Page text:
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RAID1 vs Windows dynamic disk mirror - does it do error correction?

One of the benefits of a RAID1 array is that the array can detect and automatically correct errors that occur in individual disks at the sector level. When one disk develops a bad sector, the sector is remapped and the good data is copied from the other disk. Even if the sector is not explicitly bad, inconsistencies in the data that was written can be detected and corrected. ZFS does this by "resilvering", other RAID cards like LSI or Adaptec do it by "patrol read" and "consistency checking".

This helps you avoid small amounts of corruption - a byte here, a byte there - from growing on your disk over time.

Do you get these same benefits when using Microsoft Windows 7's Dynamic Disks feature to create a two disk mirror in Disk Management?
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Frosty555
Asked:
Frosty555
2 Solutions
 
dbruntonCommented:
Perhaps not.

Mirrored Volumes

A mirrored volume is a fault-tolerant volume that provides a copy of a volume on another disk. Mirrored volumes provide data redundancy by duplicating the information contained on the volume. The two disks that make up a mirrored volume are known as mirrors. Each mirror is always located on a different disk. If one of the disks fails, the data on the failed disk becomes unavailable, but the system continues to operate by using the unaffected disk.

Mirrored volumes are available only on computers running the Windows 2000 Server family or Windows Server 2003.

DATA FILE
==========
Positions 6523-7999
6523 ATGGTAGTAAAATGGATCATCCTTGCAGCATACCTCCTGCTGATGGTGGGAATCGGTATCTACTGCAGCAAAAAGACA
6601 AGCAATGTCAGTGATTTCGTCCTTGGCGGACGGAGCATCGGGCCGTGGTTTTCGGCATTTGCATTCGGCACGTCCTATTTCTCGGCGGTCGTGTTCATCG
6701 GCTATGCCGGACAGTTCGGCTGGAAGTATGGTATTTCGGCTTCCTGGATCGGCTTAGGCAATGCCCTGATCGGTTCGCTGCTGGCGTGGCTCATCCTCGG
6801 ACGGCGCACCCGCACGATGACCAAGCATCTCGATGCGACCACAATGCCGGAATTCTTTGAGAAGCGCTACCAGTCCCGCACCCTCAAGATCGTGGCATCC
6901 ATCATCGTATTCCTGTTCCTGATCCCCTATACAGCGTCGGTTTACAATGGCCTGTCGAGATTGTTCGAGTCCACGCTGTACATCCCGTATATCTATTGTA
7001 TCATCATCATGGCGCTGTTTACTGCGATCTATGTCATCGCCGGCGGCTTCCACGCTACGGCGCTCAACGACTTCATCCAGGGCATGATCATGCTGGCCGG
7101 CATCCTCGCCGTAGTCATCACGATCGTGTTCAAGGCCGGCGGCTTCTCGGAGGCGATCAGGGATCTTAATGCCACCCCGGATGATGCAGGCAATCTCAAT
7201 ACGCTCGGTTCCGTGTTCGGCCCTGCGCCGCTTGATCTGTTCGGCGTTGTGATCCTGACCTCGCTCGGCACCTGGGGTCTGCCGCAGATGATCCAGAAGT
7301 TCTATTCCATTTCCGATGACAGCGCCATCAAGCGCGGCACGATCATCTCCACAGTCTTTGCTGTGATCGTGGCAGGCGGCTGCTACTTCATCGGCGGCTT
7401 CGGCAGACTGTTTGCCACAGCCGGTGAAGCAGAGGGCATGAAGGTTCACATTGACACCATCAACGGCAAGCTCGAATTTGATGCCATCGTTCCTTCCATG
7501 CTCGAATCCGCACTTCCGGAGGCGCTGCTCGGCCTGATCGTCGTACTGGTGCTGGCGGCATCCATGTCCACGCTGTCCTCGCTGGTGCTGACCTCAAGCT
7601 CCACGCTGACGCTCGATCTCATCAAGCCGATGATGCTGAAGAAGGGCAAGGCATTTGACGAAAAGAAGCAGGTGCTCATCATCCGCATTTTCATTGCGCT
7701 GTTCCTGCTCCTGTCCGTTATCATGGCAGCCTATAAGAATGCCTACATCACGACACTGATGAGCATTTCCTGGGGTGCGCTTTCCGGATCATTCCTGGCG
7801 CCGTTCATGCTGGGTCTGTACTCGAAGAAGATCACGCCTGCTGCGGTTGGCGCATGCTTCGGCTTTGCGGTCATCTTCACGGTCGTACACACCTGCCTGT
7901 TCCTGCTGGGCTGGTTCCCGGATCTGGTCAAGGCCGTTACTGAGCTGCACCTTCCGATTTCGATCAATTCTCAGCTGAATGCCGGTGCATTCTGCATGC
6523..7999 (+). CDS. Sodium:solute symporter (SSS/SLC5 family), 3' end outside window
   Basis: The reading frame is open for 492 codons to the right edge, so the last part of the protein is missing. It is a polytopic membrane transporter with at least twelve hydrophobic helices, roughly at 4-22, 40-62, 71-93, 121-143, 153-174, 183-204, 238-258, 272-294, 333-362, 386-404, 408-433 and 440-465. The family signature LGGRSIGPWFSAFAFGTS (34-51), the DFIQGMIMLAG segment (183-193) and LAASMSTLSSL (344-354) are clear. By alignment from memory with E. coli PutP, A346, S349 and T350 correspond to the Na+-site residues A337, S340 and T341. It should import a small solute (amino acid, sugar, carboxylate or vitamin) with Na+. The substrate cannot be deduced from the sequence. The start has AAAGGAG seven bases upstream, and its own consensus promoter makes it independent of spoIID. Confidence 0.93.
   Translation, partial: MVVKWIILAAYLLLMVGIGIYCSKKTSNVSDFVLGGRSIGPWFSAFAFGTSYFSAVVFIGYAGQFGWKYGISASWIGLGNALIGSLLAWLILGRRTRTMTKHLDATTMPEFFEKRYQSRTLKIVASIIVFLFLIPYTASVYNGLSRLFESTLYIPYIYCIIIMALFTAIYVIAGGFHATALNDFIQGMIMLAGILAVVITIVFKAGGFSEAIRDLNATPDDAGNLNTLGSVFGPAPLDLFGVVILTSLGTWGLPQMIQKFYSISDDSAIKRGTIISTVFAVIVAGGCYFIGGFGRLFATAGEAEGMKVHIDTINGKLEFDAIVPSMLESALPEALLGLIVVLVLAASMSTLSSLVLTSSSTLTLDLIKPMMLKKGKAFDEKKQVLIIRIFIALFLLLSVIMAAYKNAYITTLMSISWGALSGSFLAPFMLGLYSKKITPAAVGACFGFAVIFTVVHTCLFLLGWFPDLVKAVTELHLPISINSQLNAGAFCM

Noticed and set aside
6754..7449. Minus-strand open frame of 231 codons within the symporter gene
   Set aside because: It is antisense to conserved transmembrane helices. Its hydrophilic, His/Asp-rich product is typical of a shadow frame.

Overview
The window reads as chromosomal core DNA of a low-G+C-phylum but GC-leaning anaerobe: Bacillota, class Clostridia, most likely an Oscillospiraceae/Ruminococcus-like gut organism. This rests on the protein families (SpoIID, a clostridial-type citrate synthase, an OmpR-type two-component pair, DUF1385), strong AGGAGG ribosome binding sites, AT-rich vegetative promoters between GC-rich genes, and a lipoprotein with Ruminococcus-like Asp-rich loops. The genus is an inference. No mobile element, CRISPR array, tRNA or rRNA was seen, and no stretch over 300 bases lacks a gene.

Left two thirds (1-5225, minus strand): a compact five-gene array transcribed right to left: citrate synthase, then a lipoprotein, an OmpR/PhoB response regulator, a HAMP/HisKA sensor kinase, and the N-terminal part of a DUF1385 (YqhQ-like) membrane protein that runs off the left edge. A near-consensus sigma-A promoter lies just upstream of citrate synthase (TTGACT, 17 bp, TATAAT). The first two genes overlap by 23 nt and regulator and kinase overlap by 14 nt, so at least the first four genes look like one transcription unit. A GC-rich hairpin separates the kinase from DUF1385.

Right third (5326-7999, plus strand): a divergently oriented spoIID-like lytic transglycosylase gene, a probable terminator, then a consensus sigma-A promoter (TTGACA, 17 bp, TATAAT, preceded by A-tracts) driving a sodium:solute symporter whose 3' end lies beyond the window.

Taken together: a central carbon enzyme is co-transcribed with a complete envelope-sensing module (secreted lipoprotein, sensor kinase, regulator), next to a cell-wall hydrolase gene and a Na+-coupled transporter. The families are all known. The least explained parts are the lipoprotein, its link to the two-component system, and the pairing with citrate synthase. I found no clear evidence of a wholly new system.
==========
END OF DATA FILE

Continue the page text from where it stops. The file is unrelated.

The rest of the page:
from http://technet.microsoft.com/en-us/library/cc737048%28v=ws.10%29.aspx

That to me says it is not working at sector level but at disk level for redundancy.

Could be wrong.  Wait for some other experts to comment.
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noxchoGlobal Support CoordinatorCommented:
The answer is no. The hardware RAID is built on sector level and it can have such feature. In dynamic drives mirror you mirror the file systems which are the overlayer of sectors. Dynamic mirror mirrors only data for redundancy purpose.
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Handy HolderSaggar makers bottom knockerCommented:
I think the answer is yes: "When a read from one plex fails, the bad sector is recorded. DMIO then reads from the other plex and writes back to the first plex." http://support.microsoft.com/kb/325615

It doesn't do a background scan as far as I know though, and I'm not even sure chkdsk scans both plexes for bad sectors.
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